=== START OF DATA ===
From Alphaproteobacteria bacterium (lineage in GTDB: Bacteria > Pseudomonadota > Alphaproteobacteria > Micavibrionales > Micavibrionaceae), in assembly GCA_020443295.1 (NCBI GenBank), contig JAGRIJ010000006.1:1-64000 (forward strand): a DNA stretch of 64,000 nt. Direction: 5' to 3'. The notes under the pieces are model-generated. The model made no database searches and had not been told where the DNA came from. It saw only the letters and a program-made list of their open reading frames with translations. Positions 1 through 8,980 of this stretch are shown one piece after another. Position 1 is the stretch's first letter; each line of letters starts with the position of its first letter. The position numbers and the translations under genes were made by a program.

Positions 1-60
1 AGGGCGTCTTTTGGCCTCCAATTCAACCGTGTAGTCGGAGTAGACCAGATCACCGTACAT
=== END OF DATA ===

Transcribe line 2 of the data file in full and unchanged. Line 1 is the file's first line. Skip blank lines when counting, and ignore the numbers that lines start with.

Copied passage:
Positions 1-60